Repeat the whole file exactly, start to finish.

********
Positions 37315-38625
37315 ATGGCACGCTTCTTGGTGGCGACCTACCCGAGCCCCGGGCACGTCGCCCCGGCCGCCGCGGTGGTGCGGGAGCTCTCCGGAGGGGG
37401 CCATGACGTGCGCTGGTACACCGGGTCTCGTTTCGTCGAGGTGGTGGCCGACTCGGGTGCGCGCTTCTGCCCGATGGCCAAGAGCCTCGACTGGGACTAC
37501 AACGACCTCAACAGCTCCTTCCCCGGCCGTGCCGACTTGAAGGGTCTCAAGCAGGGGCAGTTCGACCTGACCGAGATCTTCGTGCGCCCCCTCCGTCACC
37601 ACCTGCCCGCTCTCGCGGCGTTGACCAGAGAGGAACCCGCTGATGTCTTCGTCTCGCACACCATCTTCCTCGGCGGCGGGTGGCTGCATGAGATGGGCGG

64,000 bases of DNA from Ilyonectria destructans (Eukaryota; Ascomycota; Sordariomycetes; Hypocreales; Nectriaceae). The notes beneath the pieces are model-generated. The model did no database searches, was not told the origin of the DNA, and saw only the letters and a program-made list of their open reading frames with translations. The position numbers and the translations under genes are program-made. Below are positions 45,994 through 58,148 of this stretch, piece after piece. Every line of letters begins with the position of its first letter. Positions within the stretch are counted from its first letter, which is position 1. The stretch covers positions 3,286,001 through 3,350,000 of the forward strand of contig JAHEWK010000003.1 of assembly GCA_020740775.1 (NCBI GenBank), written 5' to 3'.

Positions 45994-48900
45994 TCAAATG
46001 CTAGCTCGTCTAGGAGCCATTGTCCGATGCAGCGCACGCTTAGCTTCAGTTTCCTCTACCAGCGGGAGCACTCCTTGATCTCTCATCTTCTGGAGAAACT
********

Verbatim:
Positions 37315-38625
37315 ATGGCACGCTTCTTGGTGGCGACCTACCCGAGCCCCGGGCACGTCGCCCCGGCCGCCGCGGTGGTGCGGGAGCTCTCCGGAGGGGG
37401 CCATGACGTGCGCTGGTACACCGGGTCTCGTTTCGTCGAGGTGGTGGCCGACTCGGGTGCGCGCTTCTGCCCGATGGCCAAGAGCCTCGACTGGGACTAC
37501 AACGACCTCAACAGCTCCTTCCCCGGCCGTGCCGACTTGAAGGGTCTCAAGCAGGGGCAGTTCGACCTGACCGAGATCTTCGTGCGCCCCCTCCGTCACC
37601 ACCTGCCCGCTCTCGCGGCGTTGACCAGAGAGGAACCCGCTGATGTCTTCGTCTCGCACACCATCTTCCTCGGCGGCGGGTGGCTGCATGAGATGGGCGG

64,000 bases of DNA from Ilyonectria destructans (Eukaryota; Ascomycota; Sordariomycetes; Hypocreales; Nectriaceae). The notes beneath the pieces are model-generated. The model did no database searches, was not told the origin of the DNA, and saw only the letters and a program-made list of their open reading frames with translations. The position numbers and the translations under genes are program-made. Below are positions 45,994 through 58,148 of this stretch, piece after piece. Every line of letters begins with the position of its first letter. Positions within the stretch are counted from its first letter, which is position 1. The stretch covers positions 3,286,001 through 3,350,000 of the forward strand of contig JAHEWK010000003.1 of assembly GCA_020740775.1 (NCBI GenBank), written 5' to 3'.

Positions 45994-48900
45994 TCAAATG
46001 CTAGCTCGTCTAGGAGCCATTGTCCGATGCAGCGCACGCTTAGCTTCAGTTTCCTCTACCAGCGGGAGCACTCCTTGATCTCTCATCTTCTGGAGAAACT